In 50 years, the U.S. will not have a single racial or ethnic majority.
Demographics is about understanding the forces driving societal change. Here are three demographic trends identified by Pew Research Center that will impact your company’s future recruiting practices and workplace policies.
1. Racial and ethnic diversity
In the past 50 years, nearly 59 million immigrants came to the U.S. Today, 14 percent of the country’s population is foreign-born. It was just 5 percent in 1965.
In 50 years, the U.S. will not have a single racial or ethnic majority — 14 percent of the country will be Asian, 24 percent Hispanic, 13 percent Black, and 46 percent White.
Diversity will certainly affect your future workforce — it may already have for those of you on the coasts. Who are you going to woo for entry-level positions? How will you go about recruiting people with skills? How will racial and ethnic diversity impact your HR policies and company culture? Some things to think about.
2. Appealing to Millennials
As America’s largest generation, Millennials (ages 18 to 34) are a force to be reckoned with. They represent, however, a confusing mix of attitudes and habits.
On the one hand, they’re upbeat and positive. Eight out of 10 Millennials say they either currently have enough money to lead the lives they want or expect to have that money in the future.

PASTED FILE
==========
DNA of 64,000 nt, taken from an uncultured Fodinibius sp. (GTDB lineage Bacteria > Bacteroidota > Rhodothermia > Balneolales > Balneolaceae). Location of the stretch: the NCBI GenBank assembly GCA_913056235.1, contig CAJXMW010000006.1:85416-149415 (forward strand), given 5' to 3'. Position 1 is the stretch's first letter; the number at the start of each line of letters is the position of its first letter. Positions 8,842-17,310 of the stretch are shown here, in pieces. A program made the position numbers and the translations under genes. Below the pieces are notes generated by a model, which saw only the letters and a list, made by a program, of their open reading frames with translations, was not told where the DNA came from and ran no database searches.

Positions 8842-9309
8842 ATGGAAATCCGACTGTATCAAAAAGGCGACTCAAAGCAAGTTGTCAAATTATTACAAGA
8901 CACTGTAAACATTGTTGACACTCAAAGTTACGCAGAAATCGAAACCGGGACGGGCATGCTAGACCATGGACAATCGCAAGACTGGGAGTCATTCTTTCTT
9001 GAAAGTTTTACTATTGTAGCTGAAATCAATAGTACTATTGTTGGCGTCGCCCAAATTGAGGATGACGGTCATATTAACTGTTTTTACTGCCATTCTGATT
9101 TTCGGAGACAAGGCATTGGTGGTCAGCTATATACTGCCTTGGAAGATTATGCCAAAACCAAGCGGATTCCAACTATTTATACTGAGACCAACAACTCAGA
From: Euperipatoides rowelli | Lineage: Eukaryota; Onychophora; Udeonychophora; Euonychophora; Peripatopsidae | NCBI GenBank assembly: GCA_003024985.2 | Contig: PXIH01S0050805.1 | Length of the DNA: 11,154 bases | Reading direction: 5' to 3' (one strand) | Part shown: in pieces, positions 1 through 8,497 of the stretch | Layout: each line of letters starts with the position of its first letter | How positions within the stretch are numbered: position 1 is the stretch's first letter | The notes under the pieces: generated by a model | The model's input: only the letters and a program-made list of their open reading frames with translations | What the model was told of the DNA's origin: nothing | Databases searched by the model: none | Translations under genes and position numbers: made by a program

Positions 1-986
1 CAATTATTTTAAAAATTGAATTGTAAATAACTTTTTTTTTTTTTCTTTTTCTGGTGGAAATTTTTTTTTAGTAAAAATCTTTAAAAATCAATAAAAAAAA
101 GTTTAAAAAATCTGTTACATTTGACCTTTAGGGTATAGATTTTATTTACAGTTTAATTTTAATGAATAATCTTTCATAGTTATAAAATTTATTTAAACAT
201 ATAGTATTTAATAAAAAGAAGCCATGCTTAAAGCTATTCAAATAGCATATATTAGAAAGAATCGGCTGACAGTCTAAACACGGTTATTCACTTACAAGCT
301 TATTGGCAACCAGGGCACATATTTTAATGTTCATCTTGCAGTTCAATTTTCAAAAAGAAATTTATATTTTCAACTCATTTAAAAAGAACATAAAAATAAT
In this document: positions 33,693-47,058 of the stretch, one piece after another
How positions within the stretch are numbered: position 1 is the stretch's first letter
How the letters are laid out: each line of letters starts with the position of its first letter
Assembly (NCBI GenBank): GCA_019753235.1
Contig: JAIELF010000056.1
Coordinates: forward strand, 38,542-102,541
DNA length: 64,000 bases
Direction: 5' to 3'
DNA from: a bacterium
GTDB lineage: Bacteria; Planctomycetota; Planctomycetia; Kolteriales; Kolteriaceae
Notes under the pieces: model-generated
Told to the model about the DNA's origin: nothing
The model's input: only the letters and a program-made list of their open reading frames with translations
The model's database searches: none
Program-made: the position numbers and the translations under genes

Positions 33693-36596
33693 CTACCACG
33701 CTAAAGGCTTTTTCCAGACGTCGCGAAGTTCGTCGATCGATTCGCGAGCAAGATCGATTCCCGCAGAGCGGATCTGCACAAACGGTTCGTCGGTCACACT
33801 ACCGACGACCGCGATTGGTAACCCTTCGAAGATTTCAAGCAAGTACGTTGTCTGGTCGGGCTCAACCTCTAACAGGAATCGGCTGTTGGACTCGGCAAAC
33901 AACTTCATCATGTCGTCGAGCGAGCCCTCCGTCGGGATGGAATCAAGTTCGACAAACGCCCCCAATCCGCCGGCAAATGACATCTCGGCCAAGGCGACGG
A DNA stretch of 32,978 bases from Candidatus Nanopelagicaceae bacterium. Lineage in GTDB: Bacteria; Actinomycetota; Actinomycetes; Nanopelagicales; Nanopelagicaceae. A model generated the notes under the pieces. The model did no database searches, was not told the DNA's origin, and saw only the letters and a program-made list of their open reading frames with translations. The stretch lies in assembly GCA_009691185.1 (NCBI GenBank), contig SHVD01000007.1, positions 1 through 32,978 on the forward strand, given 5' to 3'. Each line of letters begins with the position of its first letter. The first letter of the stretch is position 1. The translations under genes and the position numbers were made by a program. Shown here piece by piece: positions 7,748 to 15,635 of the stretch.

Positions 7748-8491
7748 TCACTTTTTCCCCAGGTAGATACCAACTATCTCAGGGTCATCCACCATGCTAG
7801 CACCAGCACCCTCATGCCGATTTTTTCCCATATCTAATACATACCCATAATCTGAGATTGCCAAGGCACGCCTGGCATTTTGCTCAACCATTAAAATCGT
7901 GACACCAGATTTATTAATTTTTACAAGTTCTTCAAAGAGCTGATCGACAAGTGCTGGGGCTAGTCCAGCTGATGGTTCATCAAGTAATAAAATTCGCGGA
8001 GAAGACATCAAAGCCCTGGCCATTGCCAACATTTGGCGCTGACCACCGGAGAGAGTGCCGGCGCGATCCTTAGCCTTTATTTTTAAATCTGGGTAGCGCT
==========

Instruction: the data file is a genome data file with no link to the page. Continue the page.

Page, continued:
On the other hand, many Millennials struggle with unemployment, low levels of wealth in comparison to other generations and high levels of student debt. At least they’re on track to becoming the most educated American generation ever.
Millennials are less inclined than older adults to self-identify as either patriotic persons or as environmentalists. Yet, many Millennials remain politically unaffiliated. Many live at home — and presumably seek work near the homes they’re tethered to.
Certainly, Millennials are the most racially diverse generation in American history: 43 percent of Millennial adults are non-White, the highest share of any generation. What will it take on your part to hire them?
3. Women as breadwinners
The labor force participation rate for American women has risen steadily since the 1960s.
In 2011, mothers were the sole or primary breadwinner in a record 40 percent of all households with children. The gender pay gap has narrowed over this period of time, especially for young women entering the labor force, though the gap persists.
Women still make up a small share of the nation’s business leaders relative to men, but that’s changing. The share of women in top leadership jobs has risen. While Americans say women are every bit as capable of being good leaders as men, four in 10 Americans believe women placed in leadership roles are held to higher standards than their male counterparts.
What do you say? Are opportunities for women available with your company?
What are you doing about them? Are your recruiting practices keeping up with evolving American demographics?
You have time to make changes. Just don’t wait too long to act.